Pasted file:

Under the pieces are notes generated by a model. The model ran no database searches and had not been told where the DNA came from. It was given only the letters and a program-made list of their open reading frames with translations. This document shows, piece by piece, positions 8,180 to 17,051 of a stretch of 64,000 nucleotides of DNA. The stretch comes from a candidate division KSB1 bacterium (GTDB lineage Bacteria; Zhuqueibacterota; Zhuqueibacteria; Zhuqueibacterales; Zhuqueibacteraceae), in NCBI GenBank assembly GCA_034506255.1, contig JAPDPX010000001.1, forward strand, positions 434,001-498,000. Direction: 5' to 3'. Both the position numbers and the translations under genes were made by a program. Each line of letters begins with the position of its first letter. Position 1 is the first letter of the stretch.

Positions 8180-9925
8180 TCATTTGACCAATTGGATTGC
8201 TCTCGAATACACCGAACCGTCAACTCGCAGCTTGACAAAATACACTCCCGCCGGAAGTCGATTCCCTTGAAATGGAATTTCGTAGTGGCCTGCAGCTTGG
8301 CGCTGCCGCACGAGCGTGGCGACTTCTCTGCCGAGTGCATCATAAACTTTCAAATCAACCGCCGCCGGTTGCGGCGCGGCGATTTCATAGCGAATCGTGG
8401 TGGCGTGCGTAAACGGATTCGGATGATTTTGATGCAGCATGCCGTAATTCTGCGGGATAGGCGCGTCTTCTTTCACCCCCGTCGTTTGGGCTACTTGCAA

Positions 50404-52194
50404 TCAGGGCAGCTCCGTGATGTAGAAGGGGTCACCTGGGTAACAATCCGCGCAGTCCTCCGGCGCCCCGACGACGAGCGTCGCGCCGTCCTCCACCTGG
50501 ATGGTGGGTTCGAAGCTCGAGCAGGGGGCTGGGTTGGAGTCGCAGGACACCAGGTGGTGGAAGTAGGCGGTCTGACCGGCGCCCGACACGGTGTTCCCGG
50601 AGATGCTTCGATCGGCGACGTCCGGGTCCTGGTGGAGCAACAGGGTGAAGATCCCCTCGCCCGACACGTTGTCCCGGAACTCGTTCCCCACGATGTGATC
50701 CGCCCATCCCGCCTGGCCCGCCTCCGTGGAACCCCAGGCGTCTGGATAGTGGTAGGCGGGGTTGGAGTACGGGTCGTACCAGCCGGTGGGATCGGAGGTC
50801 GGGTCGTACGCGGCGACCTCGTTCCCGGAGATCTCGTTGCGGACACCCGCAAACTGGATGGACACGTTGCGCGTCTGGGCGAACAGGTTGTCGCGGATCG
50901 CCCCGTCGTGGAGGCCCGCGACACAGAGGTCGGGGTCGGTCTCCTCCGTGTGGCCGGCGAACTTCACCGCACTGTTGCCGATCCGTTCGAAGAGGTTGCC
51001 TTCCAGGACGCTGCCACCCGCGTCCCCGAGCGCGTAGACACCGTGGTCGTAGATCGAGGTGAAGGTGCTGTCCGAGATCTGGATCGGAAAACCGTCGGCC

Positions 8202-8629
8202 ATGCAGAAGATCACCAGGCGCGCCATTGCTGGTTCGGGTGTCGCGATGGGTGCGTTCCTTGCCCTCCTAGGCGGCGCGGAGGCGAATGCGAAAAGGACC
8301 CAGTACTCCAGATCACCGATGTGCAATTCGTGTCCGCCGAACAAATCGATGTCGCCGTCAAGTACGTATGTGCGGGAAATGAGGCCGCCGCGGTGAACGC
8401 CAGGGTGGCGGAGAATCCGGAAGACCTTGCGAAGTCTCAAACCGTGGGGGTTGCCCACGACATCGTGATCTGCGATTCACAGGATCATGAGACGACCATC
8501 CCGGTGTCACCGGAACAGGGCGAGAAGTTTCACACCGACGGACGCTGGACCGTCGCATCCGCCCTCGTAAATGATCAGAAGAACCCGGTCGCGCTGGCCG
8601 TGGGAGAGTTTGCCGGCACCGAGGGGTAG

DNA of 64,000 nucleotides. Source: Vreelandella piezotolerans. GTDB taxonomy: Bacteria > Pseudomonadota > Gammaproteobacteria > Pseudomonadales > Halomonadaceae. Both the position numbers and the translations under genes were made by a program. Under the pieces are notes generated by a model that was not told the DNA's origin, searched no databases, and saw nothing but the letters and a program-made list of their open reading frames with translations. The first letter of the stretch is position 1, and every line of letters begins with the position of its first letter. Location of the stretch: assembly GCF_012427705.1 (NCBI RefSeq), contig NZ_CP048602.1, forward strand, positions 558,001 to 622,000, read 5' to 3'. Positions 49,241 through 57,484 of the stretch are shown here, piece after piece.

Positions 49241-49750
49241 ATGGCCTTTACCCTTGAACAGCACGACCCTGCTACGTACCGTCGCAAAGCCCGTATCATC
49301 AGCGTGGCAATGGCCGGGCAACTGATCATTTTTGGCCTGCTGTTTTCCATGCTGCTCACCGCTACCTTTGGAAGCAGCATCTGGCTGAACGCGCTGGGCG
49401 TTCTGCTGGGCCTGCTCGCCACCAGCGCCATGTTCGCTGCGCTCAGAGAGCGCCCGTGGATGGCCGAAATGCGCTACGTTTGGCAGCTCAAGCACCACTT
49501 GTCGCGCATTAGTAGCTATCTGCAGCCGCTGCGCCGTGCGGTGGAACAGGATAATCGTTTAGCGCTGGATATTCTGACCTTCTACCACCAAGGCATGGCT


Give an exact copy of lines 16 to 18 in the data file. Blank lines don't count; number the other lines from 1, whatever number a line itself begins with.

8202 ATGCAGAAGATCACCAGGCGCGCCATTGCTGGTTCGGGTGTCGCGATGGGTGCGTTCCTTGCCCTCCTAGGCGGCGCGGAGGCGAATGCGAAAAGGACC
8301 CAGTACTCCAGATCACCGATGTGCAATTCGTGTCCGCCGAACAAATCGATGTCGCCGTCAAGTACGTATGTGCGGGAAATGAGGCCGCCGCGGTGAACGC
8401 CAGGGTGGCGGAGAATCCGGAAGACCTTGCGAAGTCTCAAACCGTGGGGGTTGCCCACGACATCGTGATCTGCGATTCACAGGATCATGAGACGACCATC